Newspaper Article Archives – If someone made the news for good deeds and community work, I want to know that. If they did something really stupid or criminal, I want to know that too.

Government public information records – Criminal and court records are public. This gives me a good idea of habitual behaviors and any actual convictions. While a conviction won’t necessarily cause me to turn someone away, it depends on the individual and the incident.

This last search method is also not free in many cases. So if you are a teacher, be prepared to spend some money when you vet your potential students. Usually, by the time I get to spending more than $20 on a search, it’s pretty apparent the student probably won’t be worth taking in anyway

Is it worth it? I believe so. I’ve seen one or two immature students destroy a whole dojo in more than one instance. Usually, the instructor either ignored the problems, or coddled the problem student thinking they were helping. By doing so, they drove away the majority of other students or caused the dojo to fragment into factions. By comparison, spending $10-$20 for this background check is cheap when contrasted to what one bad student can do to drive out other students or to avoid potential harm inflicted on another student.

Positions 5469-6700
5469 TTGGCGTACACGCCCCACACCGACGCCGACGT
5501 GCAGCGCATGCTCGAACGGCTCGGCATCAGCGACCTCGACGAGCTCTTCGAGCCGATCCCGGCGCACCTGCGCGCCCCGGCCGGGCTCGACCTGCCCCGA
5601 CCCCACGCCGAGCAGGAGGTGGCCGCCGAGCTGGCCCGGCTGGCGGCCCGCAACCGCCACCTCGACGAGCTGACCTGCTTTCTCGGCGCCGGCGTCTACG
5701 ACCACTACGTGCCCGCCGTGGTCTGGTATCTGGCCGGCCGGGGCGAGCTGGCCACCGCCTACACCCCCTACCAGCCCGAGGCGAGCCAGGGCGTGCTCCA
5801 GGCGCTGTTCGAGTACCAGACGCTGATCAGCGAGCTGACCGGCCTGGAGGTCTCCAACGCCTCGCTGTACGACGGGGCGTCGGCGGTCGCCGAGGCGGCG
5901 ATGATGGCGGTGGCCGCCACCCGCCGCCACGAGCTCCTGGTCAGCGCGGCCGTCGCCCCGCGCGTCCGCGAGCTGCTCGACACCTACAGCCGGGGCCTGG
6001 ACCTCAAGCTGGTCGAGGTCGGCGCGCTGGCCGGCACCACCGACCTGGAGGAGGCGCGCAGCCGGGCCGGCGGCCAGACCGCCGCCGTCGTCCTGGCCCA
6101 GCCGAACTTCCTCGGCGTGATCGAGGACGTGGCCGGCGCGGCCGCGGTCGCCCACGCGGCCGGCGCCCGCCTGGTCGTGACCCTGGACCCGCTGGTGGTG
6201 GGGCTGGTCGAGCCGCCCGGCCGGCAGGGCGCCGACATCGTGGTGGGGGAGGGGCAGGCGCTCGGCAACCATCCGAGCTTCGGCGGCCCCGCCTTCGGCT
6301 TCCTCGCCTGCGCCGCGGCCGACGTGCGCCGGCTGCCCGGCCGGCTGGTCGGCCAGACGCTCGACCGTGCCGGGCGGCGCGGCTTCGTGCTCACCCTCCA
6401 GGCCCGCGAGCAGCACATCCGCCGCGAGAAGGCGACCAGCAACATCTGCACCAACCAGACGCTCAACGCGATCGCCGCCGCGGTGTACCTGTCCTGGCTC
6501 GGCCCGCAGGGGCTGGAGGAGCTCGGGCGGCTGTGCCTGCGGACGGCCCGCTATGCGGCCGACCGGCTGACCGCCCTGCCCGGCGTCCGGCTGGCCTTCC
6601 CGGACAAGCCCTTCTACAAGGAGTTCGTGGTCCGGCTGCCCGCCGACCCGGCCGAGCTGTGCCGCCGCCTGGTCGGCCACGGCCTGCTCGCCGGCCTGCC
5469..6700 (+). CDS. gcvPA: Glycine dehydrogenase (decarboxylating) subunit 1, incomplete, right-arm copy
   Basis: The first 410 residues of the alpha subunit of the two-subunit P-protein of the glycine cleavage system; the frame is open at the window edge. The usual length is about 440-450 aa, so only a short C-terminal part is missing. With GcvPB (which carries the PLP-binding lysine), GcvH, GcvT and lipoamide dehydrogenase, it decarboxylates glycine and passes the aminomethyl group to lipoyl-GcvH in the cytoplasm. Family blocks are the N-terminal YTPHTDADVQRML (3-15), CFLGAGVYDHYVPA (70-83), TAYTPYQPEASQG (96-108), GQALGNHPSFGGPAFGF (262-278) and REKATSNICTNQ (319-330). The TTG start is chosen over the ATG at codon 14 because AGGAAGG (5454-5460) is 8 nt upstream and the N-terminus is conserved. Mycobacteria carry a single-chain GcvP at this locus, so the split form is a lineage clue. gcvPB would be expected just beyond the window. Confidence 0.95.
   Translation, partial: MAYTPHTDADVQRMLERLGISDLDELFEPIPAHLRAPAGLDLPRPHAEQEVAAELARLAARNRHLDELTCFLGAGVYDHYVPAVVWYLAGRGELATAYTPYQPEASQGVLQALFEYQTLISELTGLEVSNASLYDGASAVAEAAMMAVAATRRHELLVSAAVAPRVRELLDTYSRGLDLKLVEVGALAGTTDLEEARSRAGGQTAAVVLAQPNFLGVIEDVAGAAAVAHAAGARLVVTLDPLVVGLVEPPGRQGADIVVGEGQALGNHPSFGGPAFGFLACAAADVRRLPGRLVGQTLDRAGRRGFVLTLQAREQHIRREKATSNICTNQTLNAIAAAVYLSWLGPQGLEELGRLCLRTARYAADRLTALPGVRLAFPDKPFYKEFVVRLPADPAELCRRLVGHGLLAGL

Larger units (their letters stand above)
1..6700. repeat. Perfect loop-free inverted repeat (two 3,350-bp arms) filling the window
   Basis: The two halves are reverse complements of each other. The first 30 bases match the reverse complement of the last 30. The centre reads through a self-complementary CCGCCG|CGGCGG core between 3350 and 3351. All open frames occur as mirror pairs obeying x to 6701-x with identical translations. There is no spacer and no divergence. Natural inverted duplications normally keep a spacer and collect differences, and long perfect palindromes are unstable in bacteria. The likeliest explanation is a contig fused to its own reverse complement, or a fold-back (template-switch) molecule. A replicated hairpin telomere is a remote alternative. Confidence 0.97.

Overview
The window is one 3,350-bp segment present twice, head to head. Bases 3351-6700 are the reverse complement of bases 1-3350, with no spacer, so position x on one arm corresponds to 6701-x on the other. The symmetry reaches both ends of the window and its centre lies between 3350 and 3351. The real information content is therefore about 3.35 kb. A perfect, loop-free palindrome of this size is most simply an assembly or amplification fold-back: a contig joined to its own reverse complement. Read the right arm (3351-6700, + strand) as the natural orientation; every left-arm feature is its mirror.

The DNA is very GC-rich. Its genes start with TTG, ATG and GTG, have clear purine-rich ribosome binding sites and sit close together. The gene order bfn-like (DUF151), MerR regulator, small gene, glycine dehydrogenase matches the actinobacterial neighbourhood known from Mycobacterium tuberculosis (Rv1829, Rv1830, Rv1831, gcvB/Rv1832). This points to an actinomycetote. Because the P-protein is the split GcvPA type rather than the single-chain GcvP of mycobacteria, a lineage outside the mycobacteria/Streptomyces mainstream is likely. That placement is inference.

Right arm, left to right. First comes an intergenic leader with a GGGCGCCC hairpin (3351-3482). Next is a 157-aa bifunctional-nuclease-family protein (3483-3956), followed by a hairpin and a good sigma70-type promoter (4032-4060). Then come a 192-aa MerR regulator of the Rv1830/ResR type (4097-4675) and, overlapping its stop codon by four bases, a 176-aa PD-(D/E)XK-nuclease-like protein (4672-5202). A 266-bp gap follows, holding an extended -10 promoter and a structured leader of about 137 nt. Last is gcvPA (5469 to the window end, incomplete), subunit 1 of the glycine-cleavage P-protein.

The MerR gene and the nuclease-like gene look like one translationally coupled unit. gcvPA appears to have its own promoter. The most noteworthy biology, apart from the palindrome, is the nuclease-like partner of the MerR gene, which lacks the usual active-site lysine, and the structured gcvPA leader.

Lastly, I use my gut feeling from talking to the person and their reactions to me. This is probably as important as all the rest of the information I gather combined.

Why take the time to do this? Do you teach kids in your dojo? Have you got co-ed classes? Isn’t it your responsibility to provide a safe learning environment for your students? Isn’t the instructor responsible for controlling what happens in the dojo, both in terms of social and teaching concerns? To me, it’s simple. You take the responsibility or you risk possible harm to students. Want to get sued for neglect?